ox·​y·​mo·​ron | \ ˌäk-si-ˈmȯr-ˌän How to pronounce oxymoron (audio) , -sē- \
plural oxymorons or less commonly oxymora\ ˌäk-​si-​ˈmȯr-​ə How to pronounce oxymora (audio) , -​sē-​ \

Definition of oxymoron

: a combination of contradictory or incongruous words (such as cruel kindness) broadly : something (such as a concept) that is made up of contradictory or incongruous elements

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Other Words from oxymoron

oxymoronic \ ˌäk-​si-​mə-​ˈrä-​nik How to pronounce oxymoronic (audio) , -​mȯ-​ , -​sē-​ \ adjective
oxymoronically \ ˌäk-​si-​mə-​ˈrä-​ni-​k(ə-​)lē How to pronounce oxymoronically (audio) , -​mȯ-​ , -​sē-​ \ adverb

Frequently Asked Questions About oxymoron

Can a person be an oxymoron?

While we are loath to place restrictions on language use, oxymoron usually refers to a set of contradictory words (such as bittersweet) rather than to a contradictory person. We must also inform you that an oxymoron and a moron have little in common except that both words come from the Greek word for "foolish" (mōros).

What is the difference between oxymoron and paradox?

An oxymoron is a self-contradicting word or group of words (as in Shakespeare’s line from Romeo and Juliet, "Why, then, O brawling love! O loving hate!"). A paradox is a statement or argument that seems to be contradictory or to go against common sense, but that is yet perhaps still true—for example, "less is more."

Is oxymoronic a word?

Yes. Oxymoronic is the adjectival form of oxymoron. Oxymoronically is the adverbial form of the word. There is, we regret to inform you, no commonly used verb form of the word.

Examples of oxymoron in a Sentence

The phrase "Broadway rock musical" is an oxymoron. Broadway doesn't have the nerve to let the really hard stuff in the house. — Mark Coleman, Rolling Stone, 26 Dec. 1996/ 9 Jan. 1997 Taken to its logical conclusion, this emphasis on the fragmentation of the body politic makes postmodern feminism an oxymoron: feminism and virtually all our laws against sex discrimination reflect the presumption that women do in fact constitute a political category. — Wendy Kaminer, Atlantic, October 1993 He calls himself a "bleeding-heart conservative," and that oxymoron sums up the unique [Jack F.] Kemp role in the Bush Administration: the apostle of free enterprise who is the ambassador to the poor. — William Safire, New York Times Magazine, 25 Mar. 1990 As the war went on, "precision bombing" became a comical oxymoron relished by bomber crews with a sense of black humor. — Paul Fussell, Wartime, 1989 The phrase “cruel kindness” is an oxymoron.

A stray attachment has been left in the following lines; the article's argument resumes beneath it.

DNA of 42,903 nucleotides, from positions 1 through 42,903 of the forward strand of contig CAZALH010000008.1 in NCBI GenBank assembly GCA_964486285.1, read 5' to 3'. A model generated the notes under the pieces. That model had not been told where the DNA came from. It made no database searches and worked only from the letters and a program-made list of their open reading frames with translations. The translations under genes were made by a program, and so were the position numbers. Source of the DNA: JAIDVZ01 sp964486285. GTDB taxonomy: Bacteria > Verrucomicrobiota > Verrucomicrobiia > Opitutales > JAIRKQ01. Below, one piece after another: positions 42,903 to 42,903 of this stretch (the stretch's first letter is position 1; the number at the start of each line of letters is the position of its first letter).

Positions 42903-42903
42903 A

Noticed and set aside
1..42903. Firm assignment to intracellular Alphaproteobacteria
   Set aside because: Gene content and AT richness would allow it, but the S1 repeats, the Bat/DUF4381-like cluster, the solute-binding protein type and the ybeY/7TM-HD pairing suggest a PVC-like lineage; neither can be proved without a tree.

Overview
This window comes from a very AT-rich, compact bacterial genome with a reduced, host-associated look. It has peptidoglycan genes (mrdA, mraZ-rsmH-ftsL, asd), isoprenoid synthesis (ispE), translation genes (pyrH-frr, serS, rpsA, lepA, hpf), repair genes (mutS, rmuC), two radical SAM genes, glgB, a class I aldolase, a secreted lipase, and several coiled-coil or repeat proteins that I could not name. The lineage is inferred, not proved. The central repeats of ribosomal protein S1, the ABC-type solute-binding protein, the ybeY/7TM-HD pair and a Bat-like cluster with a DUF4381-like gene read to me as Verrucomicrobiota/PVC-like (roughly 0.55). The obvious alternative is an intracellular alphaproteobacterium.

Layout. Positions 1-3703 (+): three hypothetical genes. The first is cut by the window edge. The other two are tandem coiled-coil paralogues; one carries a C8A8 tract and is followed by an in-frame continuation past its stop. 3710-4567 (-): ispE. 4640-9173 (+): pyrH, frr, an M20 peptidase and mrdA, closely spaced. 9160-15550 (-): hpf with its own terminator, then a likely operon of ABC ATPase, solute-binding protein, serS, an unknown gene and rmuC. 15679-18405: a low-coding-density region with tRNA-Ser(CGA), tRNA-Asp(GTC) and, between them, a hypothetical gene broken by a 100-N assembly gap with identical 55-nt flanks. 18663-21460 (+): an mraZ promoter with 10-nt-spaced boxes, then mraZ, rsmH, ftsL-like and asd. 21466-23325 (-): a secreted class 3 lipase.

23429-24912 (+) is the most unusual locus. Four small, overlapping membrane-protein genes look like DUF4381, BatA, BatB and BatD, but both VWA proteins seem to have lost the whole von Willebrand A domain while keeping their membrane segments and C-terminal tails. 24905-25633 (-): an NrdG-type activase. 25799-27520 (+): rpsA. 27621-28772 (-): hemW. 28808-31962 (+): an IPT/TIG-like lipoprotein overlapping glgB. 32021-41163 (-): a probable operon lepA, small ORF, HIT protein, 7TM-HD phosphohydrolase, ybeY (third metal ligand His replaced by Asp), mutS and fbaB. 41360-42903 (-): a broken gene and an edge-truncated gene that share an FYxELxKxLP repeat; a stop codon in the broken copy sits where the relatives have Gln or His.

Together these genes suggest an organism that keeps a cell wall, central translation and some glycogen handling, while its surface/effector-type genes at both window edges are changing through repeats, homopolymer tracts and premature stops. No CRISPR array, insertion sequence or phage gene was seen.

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Recent Examples on the Web The concept itself may strike some as something of an oxymoron. Jason Kehe, Wired, "The Media Monsters in the National Dialog," 8 July 2020 The Tibetans spend a lot of time living with death, if that isn't an oxymoron. TheWeek, "Sooner or later we all face death. Will a sense of meaning help us?," 17 May 2020 More Fusion Despite sounding like an oxymoron, stress relaxation is a way that materials redistribute internal forces in order to cope with strain. Caroline Delbert, Popular Mechanics, "New Material Finally Makes It Into the Almighty Nuclear Code," 4 May 2020 There’s something charming about ALPHA NERD, which may seem like an oxymoron, but only in a bully-centric society. Caitlin Lovinger, New York Times, "Operate On With a Beam," 3 Apr. 2020 Ellen Berscheid and Elaine Hatfield, started out in a field that was then thought of as an oxymoron: relationship science. Savvy Psychologist Ellen Hendriksen, Scientific American, "Can Love Actually Last?," 18 Oct. 2019 Strength of schedule is an oxymoron the next few weeks for the Patriots. BostonGlobe.com, "Same schedule for Patriots, weak after weak - The Boston Globe," 17 Sep. 2019 Luxury sleeping pads might seem like an oxymoron to some, but the Comfort Plus delivers an exceedingly cushy place to rest at the end of the day. Adrienne Donica, Popular Mechanics, "Sleep Soundly Under the Stars with the Nemo Rave," 29 Dec. 2019 State capitals, vocabulary words like doldrums and oxymoron, letters to Elie Wiesel: there’s so much to try to be the best at, and that pursuit carries me straight into summer. Dani Fleischer, Longreads, "This Is How You Lose Your Mind," 22 Nov. 2019

These example sentences are selected automatically from various online news sources to reflect current usage of the word 'oxymoron.' Views expressed in the examples do not represent the opinion of Merriam-Webster or its editors. Send us feedback.

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First Known Use of oxymoron

1657, in the meaning defined above

History and Etymology for oxymoron

Late Greek oxymōron, from neuter of oxymōros pointedly foolish, from Greek oxys sharp, keen + mōros foolish

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The first known use of oxymoron was in 1657

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Last Updated

19 Jul 2020

Cite this Entry

“Oxymoron.” Merriam-Webster.com Dictionary, Merriam-Webster, https://www.merriam-webster.com/dictionary/oxymoron. Accessed 6 Aug. 2020.

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More Definitions for oxymoron


How to pronounce oxymoron (audio)

English Language Learners Definition of oxymoron

: a combination of words that have opposite or very different meanings

More from Merriam-Webster on oxymoron

Rhyming Dictionary: Words that rhyme with oxymoron

Britannica.com: Encyclopedia article about oxymoron

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